Within our following conversation I realized the true personality of Thiepval. What was first thought to be this glorious monument to the missing stretching in the sky no longer felt like such. Thiepval became heavy and oppressive, with the mass of names surrounding me, the true number of them overwhelming. The columns looked like massive feet stomped into the ground. The entire building seemed to loom above me in its boxy unforgiving way. So much different to the memorial we had seen that morning, Newfoundland, or the memorials we visited later in the trip such as Vimy Ridge. Thiepval was heavier, darker, and more obtrusive to what surrounded it than the others.
That was only enforced as I began noticing Thiepval in the distance almost everywhere else we visited in the Somme. The monument towering over the surrounding trees and being on top of one of the higher hills in the area. Thiepval seemed to loom over the Somme like it watches over it. Like it is watching over the lost bodies that are named on its walls. In a way, I guess that could be comforting, that Thiepval is watching over those that are lost, but it gives me the creeps. While writing this I can’t get the image of Thiepval walking around on it’s many columns through the fields finding the lost dead. I don’t know if that is due to Thiepval itself or my overactive imagination, but either way, it is creepy.
Can you spot Thiepval? The first is from Mill Road Cemetery, the second from Hawthorne Ridge.
Over the next couple of days I started to doubt the comfort Thiepval was supposed to provide for the families of the missing. Yes, they may have a spot to see their son’s, husband’s, brother’s name on the wall, a spot to go to mourn them. In reality, though, their loved one’s name is just one of thousands, all of which do not have a known grave. Their loved one is just one of the thousands piled onto that monument. It may be a place for the missing’s family to grieve but it cannot be special to them and to their family, they share that same space in front of the panel their loved one’s name appears on with at least 30 other grieving families. For me, sympathizing for those families, I don’t know if that would be any comfort at all.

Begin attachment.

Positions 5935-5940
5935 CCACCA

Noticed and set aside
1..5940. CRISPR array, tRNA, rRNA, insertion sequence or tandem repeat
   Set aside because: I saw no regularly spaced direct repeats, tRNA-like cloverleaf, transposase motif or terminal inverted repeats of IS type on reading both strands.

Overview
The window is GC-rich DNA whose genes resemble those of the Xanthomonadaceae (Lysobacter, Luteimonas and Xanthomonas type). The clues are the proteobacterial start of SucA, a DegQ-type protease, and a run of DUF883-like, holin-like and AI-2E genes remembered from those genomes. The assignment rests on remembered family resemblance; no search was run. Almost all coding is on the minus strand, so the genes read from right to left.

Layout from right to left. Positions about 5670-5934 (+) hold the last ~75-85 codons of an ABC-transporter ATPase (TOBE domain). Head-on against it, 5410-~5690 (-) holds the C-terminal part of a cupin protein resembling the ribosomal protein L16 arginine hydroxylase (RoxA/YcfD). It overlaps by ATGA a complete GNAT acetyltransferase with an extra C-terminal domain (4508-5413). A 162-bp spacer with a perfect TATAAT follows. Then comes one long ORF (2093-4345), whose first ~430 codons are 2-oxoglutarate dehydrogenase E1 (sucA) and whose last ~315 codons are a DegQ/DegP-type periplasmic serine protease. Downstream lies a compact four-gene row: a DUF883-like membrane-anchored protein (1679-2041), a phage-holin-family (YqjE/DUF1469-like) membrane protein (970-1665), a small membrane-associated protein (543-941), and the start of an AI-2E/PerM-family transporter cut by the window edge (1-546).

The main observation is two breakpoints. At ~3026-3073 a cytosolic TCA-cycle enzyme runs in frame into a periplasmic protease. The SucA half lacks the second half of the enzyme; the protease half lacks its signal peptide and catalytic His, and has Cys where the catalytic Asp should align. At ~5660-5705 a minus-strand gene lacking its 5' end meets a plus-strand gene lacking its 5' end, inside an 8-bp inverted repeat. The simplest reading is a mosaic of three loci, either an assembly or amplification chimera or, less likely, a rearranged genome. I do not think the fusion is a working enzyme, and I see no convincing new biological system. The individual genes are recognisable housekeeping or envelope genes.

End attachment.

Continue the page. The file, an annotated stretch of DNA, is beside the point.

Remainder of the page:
Whether or not any of these conjectures are true, or were intended by the architect, Thiepval was an incredibly impacting place for me. It was the first place that really put magnitude of the lives lost in perspective. It was the first place that I found that personal connection to the war despite knowing that I probably am not even distantly related to any of the Burns on those walls. In that way, Thiepval did its job. Thiepval made me realize the true tragedy of the war, and in the end that is what matters. To make visitors see those that are remembered there and realize just how many gave up their lives in World War One and to appreciate that in a whole new way.